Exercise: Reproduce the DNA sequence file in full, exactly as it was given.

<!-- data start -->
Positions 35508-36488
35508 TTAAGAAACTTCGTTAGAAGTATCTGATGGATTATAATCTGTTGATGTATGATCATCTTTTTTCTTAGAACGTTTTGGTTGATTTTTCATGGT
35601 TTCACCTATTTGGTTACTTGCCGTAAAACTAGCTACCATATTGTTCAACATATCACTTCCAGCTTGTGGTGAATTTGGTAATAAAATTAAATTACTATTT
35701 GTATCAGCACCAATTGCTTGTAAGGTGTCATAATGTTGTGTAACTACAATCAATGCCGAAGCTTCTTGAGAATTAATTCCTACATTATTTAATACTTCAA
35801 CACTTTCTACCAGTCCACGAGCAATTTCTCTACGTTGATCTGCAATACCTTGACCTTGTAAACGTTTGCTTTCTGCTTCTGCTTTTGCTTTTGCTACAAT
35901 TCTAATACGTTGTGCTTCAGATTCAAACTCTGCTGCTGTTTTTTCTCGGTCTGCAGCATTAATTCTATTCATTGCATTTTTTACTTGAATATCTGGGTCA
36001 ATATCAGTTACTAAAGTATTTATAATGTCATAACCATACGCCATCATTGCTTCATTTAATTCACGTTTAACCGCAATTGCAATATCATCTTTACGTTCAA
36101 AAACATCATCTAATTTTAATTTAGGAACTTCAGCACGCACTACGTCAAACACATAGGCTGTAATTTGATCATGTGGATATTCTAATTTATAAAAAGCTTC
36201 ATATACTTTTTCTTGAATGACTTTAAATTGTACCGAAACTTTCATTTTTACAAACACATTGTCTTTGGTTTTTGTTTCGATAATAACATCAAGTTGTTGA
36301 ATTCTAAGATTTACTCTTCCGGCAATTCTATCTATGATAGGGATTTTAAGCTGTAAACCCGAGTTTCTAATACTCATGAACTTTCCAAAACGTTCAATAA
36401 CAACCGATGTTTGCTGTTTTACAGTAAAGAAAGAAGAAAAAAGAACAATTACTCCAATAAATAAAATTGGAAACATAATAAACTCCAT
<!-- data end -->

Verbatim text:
Positions 35508-36488
35508 TTAAGAAACTTCGTTAGAAGTATCTGATGGATTATAATCTGTTGATGTATGATCATCTTTTTTCTTAGAACGTTTTGGTTGATTTTTCATGGT
35601 TTCACCTATTTGGTTACTTGCCGTAAAACTAGCTACCATATTGTTCAACATATCACTTCCAGCTTGTGGTGAATTTGGTAATAAAATTAAATTACTATTT
35701 GTATCAGCACCAATTGCTTGTAAGGTGTCATAATGTTGTGTAACTACAATCAATGCCGAAGCTTCTTGAGAATTAATTCCTACATTATTTAATACTTCAA
35801 CACTTTCTACCAGTCCACGAGCAATTTCTCTACGTTGATCTGCAATACCTTGACCTTGTAAACGTTTGCTTTCTGCTTCTGCTTTTGCTTTTGCTACAAT
35901 TCTAATACGTTGTGCTTCAGATTCAAACTCTGCTGCTGTTTTTTCTCGGTCTGCAGCATTAATTCTATTCATTGCATTTTTTACTTGAATATCTGGGTCA
36001 ATATCAGTTACTAAAGTATTTATAATGTCATAACCATACGCCATCATTGCTTCATTTAATTCACGTTTAACCGCAATTGCAATATCATCTTTACGTTCAA
36101 AAACATCATCTAATTTTAATTTAGGAACTTCAGCACGCACTACGTCAAACACATAGGCTGTAATTTGATCATGTGGATATTCTAATTTATAAAAAGCTTC
36201 ATATACTTTTTCTTGAATGACTTTAAATTGTACCGAAACTTTCATTTTTACAAACACATTGTCTTTGGTTTTTGTTTCGATAATAACATCAAGTTGTTGA
36301 ATTCTAAGATTTACTCTTCCGGCAATTCTATCTATGATAGGGATTTTAAGCTGTAAACCCGAGTTTCTAATACTCATGAACTTTCCAAAACGTTCAATAA
36401 CAACCGATGTTTGCTGTTTTACAGTAAAGAAAGAAGAAAAAAGAACAATTACTCCAATAAATAAAATTGGAAACATAATAAACTCCAT